Twitter transgression proves why its flawed 2FA system is such a privacy trap

Enlarge (credit: Twitter)

If ever there was a surefire way to sour users against a two-factor authentication system that was already highly flawed, Twitter has found it. On Tuesday, the social media site said that it used phone numbers and email addresses provided for 2FA protection to tailor ads to users.

Twitter requires users to provide a valid phone number to be eligible for 2FA protection. A working cell phone number is mandatory even when users’ 2FA protection is based solely on security keys or authenticator apps, which don’t rely on phone numbers to work. Deleting a phone number from a user’s Twitter settings immediately withdraws account from Twitter 2FA, as I confirmed just prior to publishing this post.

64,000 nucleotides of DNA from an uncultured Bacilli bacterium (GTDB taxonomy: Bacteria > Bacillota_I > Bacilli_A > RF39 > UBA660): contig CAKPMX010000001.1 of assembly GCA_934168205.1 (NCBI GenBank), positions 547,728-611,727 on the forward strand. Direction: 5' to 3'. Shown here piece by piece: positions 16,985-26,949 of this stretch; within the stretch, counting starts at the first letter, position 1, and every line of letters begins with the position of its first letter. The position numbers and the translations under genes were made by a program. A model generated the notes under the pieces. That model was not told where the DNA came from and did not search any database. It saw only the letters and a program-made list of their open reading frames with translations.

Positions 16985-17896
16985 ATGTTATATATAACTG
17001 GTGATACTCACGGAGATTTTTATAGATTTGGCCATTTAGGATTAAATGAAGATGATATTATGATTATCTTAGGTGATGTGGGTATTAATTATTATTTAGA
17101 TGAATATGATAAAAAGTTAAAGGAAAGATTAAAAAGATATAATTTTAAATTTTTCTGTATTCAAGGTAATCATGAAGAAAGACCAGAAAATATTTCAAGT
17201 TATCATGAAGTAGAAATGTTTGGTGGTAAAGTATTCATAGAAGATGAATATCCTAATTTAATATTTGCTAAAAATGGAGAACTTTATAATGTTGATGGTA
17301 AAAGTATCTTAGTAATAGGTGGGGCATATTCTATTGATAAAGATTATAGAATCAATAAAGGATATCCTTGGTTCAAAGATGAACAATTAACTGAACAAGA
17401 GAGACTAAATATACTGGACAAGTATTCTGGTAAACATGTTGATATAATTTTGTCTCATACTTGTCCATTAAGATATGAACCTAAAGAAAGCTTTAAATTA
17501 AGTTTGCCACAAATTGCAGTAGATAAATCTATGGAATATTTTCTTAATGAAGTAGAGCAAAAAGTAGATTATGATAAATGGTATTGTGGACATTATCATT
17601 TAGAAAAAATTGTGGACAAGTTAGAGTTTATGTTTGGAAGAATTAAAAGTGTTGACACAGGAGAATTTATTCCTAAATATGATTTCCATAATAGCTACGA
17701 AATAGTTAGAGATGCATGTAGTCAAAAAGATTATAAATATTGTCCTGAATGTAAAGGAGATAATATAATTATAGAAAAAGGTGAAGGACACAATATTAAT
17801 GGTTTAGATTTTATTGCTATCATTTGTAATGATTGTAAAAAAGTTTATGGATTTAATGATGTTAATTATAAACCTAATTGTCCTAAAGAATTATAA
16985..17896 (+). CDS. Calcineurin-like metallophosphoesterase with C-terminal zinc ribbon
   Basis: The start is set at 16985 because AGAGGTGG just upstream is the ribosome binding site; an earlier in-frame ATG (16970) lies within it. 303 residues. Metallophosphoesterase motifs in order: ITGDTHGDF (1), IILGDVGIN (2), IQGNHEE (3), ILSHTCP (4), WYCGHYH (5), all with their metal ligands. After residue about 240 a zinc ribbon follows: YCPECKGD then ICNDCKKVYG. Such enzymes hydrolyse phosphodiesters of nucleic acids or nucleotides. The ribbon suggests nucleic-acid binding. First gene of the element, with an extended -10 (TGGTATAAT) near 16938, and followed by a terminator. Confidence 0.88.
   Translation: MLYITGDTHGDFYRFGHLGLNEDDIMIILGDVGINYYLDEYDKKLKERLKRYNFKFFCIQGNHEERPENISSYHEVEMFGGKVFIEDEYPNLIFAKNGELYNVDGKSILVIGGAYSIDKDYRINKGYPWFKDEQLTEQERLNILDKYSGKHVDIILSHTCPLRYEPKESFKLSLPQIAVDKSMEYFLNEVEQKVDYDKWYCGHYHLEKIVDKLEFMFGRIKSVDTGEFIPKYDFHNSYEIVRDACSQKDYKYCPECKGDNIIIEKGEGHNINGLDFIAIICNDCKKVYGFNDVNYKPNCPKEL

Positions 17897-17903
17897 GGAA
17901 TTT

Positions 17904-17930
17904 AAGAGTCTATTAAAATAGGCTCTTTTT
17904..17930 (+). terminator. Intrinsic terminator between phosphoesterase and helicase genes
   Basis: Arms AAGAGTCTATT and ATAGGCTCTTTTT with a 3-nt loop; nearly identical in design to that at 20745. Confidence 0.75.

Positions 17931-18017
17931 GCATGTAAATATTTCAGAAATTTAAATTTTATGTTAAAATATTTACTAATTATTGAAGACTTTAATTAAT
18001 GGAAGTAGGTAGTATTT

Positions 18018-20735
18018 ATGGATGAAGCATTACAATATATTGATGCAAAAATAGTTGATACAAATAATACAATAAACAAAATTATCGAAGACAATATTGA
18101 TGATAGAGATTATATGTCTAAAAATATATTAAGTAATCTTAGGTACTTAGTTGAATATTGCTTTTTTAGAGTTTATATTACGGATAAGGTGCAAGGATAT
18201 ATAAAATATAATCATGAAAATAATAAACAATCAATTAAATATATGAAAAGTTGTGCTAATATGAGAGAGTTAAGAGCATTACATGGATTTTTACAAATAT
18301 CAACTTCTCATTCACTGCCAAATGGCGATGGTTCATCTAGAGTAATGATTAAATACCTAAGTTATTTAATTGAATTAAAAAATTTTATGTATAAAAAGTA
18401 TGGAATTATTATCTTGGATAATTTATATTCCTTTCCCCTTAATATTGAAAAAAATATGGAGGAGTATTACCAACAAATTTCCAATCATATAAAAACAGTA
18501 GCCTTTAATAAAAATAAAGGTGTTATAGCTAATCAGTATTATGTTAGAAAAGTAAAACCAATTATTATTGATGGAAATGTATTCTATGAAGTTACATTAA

Security and privacy advocates have long grumbled about this requirement, which isn’t a condition of using 2FA protection from Google, Github, and other top-ranked sites. On Tuesday, Twitter gave critics a new reason to complain. The site said it may have inadvertently used email addresses and phone numbers provided for 2FA and other security purposes to match users to marketing lists provided by advertisers. Twitter didn’t say if the number of users affected by the blunder affected was in the hundreds or the millions or how long the improper targeting lasted.

Read 9 remaining paragraphs | Comments